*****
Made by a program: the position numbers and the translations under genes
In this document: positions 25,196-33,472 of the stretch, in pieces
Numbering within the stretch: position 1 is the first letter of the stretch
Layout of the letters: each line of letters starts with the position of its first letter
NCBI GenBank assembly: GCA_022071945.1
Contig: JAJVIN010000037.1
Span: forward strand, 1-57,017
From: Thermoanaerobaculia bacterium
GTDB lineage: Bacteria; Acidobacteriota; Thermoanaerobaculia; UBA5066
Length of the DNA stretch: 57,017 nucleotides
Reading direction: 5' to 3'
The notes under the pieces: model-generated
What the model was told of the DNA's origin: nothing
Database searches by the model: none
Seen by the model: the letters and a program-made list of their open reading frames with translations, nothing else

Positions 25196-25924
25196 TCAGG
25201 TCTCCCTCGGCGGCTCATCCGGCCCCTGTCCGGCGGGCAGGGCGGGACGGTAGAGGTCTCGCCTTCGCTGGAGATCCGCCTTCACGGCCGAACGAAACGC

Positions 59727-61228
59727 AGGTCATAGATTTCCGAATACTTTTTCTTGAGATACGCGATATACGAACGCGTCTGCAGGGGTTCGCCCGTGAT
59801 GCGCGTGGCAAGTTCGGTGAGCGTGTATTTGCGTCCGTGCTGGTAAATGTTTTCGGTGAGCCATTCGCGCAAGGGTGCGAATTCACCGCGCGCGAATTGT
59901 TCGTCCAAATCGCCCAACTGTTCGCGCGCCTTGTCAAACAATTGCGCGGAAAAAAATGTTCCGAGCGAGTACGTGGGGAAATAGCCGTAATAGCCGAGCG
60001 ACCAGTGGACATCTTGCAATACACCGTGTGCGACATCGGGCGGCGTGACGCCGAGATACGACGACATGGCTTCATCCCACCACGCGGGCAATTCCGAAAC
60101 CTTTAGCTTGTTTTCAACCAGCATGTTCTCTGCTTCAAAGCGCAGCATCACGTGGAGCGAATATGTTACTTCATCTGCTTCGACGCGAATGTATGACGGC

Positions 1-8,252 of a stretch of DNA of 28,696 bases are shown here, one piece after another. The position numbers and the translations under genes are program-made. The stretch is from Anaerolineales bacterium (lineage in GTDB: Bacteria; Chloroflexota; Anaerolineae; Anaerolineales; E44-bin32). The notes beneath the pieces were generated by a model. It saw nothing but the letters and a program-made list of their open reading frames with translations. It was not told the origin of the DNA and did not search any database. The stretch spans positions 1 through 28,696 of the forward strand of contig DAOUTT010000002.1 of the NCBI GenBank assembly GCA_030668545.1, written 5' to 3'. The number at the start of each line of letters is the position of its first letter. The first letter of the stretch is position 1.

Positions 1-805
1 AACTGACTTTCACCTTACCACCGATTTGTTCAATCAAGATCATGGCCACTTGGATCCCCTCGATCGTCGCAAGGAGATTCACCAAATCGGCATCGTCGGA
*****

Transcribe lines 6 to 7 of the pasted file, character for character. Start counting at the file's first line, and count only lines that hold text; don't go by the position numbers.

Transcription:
Contig: JAJVIN010000037.1
Span: forward strand, 1-57,017